Whenever things we nerds like get too popular, the parasites move in. And we are complete failures at keeping them out. Rather like Blacks: We were just trying to have/make something nice when the the joggers show up..


  2. For myself, I always attended a smaller con: Botcon for Transformers.I always enjoyed myself, and for the most part it was a great combination of professional with Laissez faire atmosphere. The Actors who were there were great to interact with and the dealer room was a giant robots fanatics dream.

    Honestly, I think the Convention scene as a whole has changed a lot from when I attended Botcon (1998-2013). The emphasis on corporate control and exclusives have come to dominate the experience. It is certainly a more off kilter atmosphere at most Con’s is just…..different and more taxing than in the past. Some of that feeling, no doubt is that I am far older than when I was attending and wiser eyes see different things than when I was in my youth. The convention circuit was meant for the young and energetic to fire their imaginations. Hell, most of the crowd that built the Con circuit is older now and with age comes more responsibilities found in life that have taken precedence.The change in atmosphere and experience are difficult to describe, especially, to someone who was not apart of this culture (1973-2007,Con culture was in the mainstream by then with mentions”Chuck” and “Big Bang Theory) when most of these cons were far smaller affairs.

    I would still go to a Con, depending on what it is, for a day but the days for making it a weeklong or even a weekend trip are over for me.


    1. Too expensive. Too hard to get to. And it’s in a city center: You want to go anywhere near one of those?

      Siburba-cons might be a thing if we ever get clear of the CCP Herpes. Lot of folks building them for their kids because (see above).


  3. Trek is dead. The Orville is simply a shadow of what Star Trek was. I have to believe CBSViacomm is simply running out the clock on Kurtzman/Secret Hideout. If they can pull funding for something fine. Otherwise CBSViacomm is not going to lift a finger to help.

    The irony is that CBS spent a fortune on movie level sets, effects, and action, and that isn’t the Star Trek fanbase. They won’t accept cheap. They will take good effects while having ship episodes that balance out the more costly episodes.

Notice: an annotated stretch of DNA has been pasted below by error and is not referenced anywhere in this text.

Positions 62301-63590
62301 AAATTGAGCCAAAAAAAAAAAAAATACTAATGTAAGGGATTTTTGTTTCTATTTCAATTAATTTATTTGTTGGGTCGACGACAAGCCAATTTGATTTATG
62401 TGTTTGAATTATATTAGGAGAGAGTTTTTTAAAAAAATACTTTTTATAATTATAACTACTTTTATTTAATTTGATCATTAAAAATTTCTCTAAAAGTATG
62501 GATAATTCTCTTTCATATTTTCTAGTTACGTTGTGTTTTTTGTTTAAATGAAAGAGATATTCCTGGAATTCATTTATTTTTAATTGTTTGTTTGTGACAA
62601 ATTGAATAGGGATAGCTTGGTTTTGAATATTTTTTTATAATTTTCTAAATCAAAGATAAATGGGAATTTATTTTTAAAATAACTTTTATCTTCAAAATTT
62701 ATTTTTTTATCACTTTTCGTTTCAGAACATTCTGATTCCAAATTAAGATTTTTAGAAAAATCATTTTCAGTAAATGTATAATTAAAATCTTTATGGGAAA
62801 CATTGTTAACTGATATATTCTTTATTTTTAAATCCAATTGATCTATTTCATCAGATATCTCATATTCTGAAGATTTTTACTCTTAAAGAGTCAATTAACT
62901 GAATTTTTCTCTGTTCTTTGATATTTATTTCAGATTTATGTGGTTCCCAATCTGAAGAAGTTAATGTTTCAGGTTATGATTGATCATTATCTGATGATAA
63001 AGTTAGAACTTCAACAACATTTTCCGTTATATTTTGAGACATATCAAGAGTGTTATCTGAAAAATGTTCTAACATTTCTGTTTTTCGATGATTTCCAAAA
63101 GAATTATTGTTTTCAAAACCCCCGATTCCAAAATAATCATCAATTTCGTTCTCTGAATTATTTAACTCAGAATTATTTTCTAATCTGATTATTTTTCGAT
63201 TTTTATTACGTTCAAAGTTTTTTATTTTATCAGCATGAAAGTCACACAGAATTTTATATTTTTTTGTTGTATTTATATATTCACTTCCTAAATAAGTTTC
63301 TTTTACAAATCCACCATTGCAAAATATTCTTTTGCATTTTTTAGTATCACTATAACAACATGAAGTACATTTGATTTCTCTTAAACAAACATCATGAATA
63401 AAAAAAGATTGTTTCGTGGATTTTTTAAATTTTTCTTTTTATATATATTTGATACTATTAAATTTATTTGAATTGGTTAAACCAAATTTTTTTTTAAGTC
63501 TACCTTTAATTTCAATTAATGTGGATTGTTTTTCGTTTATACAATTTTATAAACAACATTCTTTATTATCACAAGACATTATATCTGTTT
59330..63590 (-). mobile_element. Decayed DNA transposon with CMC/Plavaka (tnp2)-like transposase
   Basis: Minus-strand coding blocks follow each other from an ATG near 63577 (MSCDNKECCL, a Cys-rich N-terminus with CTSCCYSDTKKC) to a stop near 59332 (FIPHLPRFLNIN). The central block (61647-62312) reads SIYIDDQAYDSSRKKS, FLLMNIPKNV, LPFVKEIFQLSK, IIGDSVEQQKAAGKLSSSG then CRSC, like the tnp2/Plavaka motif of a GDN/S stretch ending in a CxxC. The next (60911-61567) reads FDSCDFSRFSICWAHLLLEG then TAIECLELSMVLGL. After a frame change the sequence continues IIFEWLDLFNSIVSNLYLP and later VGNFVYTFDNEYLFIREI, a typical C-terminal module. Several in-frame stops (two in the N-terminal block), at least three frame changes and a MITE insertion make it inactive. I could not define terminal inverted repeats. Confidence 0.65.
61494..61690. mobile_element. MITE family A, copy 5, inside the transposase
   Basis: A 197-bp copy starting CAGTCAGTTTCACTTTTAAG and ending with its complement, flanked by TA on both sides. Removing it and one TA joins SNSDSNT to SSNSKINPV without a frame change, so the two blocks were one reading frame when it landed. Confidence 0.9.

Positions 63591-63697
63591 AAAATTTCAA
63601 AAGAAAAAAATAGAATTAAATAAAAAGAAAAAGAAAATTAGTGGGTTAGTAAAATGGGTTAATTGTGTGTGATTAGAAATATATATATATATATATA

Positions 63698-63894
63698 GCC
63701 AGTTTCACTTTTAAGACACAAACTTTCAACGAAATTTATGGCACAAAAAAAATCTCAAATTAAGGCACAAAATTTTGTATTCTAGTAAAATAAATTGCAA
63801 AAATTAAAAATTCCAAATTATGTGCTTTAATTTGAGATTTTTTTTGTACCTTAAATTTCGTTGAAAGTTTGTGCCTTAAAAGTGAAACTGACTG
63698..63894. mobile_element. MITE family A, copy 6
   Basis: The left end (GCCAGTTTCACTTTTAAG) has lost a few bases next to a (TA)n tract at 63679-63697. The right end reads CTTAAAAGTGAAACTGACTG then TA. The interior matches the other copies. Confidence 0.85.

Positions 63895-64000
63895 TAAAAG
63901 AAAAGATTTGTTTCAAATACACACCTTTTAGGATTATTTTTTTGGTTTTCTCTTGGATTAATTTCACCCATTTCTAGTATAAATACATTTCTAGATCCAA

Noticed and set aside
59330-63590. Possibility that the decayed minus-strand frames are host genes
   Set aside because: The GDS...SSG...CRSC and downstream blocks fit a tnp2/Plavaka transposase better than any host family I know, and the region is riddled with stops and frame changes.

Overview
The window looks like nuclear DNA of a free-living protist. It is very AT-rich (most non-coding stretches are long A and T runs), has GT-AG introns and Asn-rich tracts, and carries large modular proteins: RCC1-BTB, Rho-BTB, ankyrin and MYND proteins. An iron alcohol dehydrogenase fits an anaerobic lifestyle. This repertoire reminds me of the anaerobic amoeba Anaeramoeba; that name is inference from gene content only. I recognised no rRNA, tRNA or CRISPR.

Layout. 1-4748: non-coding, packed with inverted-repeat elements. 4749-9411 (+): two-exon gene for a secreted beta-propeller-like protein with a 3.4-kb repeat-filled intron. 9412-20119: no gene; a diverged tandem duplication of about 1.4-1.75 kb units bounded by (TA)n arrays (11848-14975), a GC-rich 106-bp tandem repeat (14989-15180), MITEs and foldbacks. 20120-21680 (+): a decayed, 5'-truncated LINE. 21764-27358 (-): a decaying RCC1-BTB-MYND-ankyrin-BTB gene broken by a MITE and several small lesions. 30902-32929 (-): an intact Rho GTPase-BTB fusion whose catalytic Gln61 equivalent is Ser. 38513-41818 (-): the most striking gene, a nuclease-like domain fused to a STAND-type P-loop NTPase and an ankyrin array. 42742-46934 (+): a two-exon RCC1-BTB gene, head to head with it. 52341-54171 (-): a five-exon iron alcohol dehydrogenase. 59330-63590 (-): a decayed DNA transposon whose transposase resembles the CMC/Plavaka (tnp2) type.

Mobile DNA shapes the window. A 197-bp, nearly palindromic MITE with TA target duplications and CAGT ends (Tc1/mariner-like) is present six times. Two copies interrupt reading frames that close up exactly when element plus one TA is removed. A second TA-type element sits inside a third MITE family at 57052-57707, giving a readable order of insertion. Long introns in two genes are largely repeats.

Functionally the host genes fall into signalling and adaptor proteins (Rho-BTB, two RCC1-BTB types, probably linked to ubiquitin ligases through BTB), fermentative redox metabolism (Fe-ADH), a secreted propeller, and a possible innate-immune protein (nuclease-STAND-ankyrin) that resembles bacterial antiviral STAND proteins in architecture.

I think Severian over at Rotten Chestnuts is right in that pomo has ruined the ability to do things like Star Trek.


  4. @Christ Lutz,
    You said “Severian over at Rotten Chestnuts is right in that pomo has ruined the ability to do things like Star Trek.” If not too much trouble, could you post a link? Googled it and no hits at site:RottenChestnuts.com

    For a second I thought you’d written “porno” has ruined the ability to do things like Star Trek, and assumed some X rated series had been produced centering around the Holodeck. Still think that’s a matter of time, for the record.


  5. I was in SD for business once, overlapping around Comicon weekend. Stayed much farther out and much higher price because of it, and got annoyed by the extra traffic. I went downtown that weekend to see the Gaslight District and the historic ships, with comic nerds all over. Some younger people in full cosplay, looking good, but there were a lot of older folks that needed a Reality Cluebat – time was up in the ’90s. The ad pitches and outside displays were all recycled. An original idea might have had the same effect as dropping a daisycutter. Just really sad, what had happened.

    OK, disclaimer: I wanted to tour the USS Midway, and it was worth it alone for the stories from retired Chiefs and Gunnys. The impression I got from some of them: give us 60 days and we’ll have the old girl dancing again. Whole different story, definitely worth two blisters and partial dehydration. It was the real life equivalent to Rolf Nelson’s “The Stars Came Back”, where a supposed derelict craft becomes a fully operational starship in record time.